Winter Sowing vs. Indoors Sowing

gjcoreApril 14, 2010

I've done fairly well with sowing indoors in a south facing window. I also use supplemental fluorescent lighting and often when the daytime temps are above 50 F I bring my pots and flats outside to suck up that Colorado sunshine.

What advantages would winter sowing bring to me over my current system?

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I think it depends what you're thinking of starting. I've got peppers, tomatoes & squash (that I goofed and started too early I'm afraid) inside. I've got some under lights and some in the south window.

For my cool weather crops, (lettuce, broccoli etc) and some companion annuals (alyssum, borage and I'm sure something else I'm forgetting right now), I sowed them in milk jugs a few weeks ago and plunked them on the porch. They're not taking up indoor real estate and they won't require as much attention until transplant time, I just need to keep them watered and if it gets too warm, open the jugs. They'll get a good head start being on the porch as it's warmer than direct sowing into the garden but won't require hardening off like the indoor plants will.

I'm not sure that really counts as wintersowing (as I didn't do it 'till spring this year) but other than the timing, I did it the same. It's an easy way to start seeds.

Here is a link that might be useful: Tales of a Transplanted Gardener

    Bookmark   April 14, 2010 at 2:50AM
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highalttransplant(z 5 Western CO)

There are advantages and disadvantages to both.

Indoor sowing allows you to get a jump on things that need a long growing season, and warmth to germinate, such as peppers, okra, eggplants, or tomatoes. The downside includes things like damp-off, hardening off, and at my house cats eating your sprouts. Also, you are limited by how much window space, or space for shelving and light set up that you have.

In this picture, there are approx. 100 containers of herbs, veggies and flowers. If I didn't wintersow them, I would be buying plants from the nursery every year, because I don't have near enough space to start all of them indoors.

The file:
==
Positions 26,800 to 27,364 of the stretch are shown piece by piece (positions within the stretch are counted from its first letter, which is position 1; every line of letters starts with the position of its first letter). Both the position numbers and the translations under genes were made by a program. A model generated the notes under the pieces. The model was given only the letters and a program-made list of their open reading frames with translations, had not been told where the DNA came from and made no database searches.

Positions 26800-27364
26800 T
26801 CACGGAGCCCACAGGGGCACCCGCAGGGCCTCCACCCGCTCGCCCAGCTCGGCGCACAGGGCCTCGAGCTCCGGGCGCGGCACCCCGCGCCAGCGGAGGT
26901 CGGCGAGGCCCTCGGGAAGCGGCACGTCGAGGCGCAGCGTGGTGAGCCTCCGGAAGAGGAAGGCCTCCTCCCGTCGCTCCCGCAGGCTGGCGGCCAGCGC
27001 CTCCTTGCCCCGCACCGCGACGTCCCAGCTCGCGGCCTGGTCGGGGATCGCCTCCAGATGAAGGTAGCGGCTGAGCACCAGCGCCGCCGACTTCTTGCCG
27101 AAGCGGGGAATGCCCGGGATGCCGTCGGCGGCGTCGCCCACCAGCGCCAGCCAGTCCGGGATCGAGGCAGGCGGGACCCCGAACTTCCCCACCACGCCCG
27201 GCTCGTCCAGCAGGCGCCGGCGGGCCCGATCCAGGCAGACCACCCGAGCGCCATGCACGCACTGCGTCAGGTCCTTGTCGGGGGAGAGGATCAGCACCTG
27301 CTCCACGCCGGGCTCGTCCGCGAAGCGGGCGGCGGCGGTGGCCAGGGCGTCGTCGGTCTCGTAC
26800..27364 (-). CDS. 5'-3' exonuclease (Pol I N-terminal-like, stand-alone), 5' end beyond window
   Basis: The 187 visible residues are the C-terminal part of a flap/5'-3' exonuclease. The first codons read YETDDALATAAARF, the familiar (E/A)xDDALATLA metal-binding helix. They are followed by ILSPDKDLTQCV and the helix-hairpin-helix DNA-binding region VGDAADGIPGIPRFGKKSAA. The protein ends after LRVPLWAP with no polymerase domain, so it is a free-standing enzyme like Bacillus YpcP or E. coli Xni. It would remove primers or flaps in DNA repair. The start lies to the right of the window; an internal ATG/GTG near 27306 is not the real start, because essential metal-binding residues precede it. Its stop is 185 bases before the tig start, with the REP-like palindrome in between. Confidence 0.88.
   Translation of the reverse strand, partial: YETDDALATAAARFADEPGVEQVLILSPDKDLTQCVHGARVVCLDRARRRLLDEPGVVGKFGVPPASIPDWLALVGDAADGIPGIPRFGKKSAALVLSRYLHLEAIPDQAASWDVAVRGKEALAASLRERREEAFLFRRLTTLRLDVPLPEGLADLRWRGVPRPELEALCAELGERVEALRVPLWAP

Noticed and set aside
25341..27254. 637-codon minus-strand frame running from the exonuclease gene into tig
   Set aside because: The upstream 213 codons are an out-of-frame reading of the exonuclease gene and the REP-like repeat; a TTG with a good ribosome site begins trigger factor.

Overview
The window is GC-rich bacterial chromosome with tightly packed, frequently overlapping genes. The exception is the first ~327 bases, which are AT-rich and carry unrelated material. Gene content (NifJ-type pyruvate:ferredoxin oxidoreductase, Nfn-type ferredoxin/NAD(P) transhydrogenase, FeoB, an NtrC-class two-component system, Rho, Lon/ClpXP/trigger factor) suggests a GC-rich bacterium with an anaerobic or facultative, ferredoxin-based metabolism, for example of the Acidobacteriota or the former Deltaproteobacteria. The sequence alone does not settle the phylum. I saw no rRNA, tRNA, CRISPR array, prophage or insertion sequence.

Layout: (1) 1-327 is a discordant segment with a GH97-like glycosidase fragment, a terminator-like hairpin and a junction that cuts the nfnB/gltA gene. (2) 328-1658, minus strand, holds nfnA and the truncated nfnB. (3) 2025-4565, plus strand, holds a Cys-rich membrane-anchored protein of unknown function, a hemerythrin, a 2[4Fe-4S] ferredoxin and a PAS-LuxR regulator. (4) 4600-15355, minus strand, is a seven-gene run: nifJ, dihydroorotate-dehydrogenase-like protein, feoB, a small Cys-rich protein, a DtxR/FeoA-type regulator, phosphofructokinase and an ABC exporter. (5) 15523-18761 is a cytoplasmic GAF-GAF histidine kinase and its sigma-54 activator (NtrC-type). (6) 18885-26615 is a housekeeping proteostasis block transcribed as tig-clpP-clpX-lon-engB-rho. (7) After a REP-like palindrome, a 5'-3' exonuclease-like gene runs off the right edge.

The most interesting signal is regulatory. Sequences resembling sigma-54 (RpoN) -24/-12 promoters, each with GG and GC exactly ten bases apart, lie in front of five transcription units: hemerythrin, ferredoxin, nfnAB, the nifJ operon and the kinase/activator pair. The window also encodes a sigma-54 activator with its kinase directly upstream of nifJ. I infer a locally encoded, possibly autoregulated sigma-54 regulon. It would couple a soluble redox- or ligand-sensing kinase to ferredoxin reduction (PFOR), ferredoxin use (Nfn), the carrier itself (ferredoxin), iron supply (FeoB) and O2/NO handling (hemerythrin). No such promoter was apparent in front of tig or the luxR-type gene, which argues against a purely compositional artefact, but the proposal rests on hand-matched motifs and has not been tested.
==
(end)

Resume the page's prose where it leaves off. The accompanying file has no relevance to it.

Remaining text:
Over half of them already have sprouts in them, they aren't near as leggy as indoor sprouts, and as Greenbean mentioned, they are already hardened off.

Here is my breakdown of what and how I sow things:

Annuals - wintersow in March or April
Perennials - wintersow in January or February
Herbs - wintersow the hardy ones anytime, tender ones (basil) in April
Beans - direct sow around last frost date
Broccoli - wintersow ~ February
Canteloupe - direct sow
Carrots - direct sow
Cauliflower - wintersow Feb. or March
Cucumbers - direct sow
Lettuce - wintersow in January
Okra - sow indoors or wintersow in April
Peas - wintersow in March
Peppers - sow indoors in late Feb. or early March
Pumpkins/Squash - direct sow in May
Radishes - direct sow in April
Rhubarb - wintersow in March
Tomatoes/Tomatillos - either sow indoors or wintersow in March or April
Watermelon - direct sow in May
Zucchini - direct sow in May

So you can see, different things are suited to different sowing methods. I don't think there is one right way to do it. Just find what works for you : )


    Bookmark   April 14, 2010 at 12:57PM
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mayberrygardener(z5a, Broomfield, CO)

The other advantage to wintersowing, besides being less expensive than buying (what pathetic selection they have available) at the nursery, and also having the space to coddle seedlings all over inside--messing with supplemental lighting, etc., and that your plants will be hardier and already hardened off, is this: your plants will also be hardier through the hotter months, and more resistant to the cold at the end of season. My wintersown tomatillo survived a pretty hearty frost last year, but the indoor-start one (yes, same seed/variety) didn't make it.

However, one of the drawbacks is that, for some plants, there won't be enough head start to get big enough to get some harvest. For example, if you have longer-to-ripen tomatoes, they might not be ready to go before the first frost. Also, peppers will have a later start, etc., and something that didn't occur to me until a few days ago, is that my "120-day" okra (it's not really that long to harvest since it's a continual thing) will be so far behind the 8-ball that it might be August before we get our first okra, whereas if I have indoor or nursery starts, they are usually flowering in June. This might be particularly true if your actual growing season is shorter, like Bonnie's.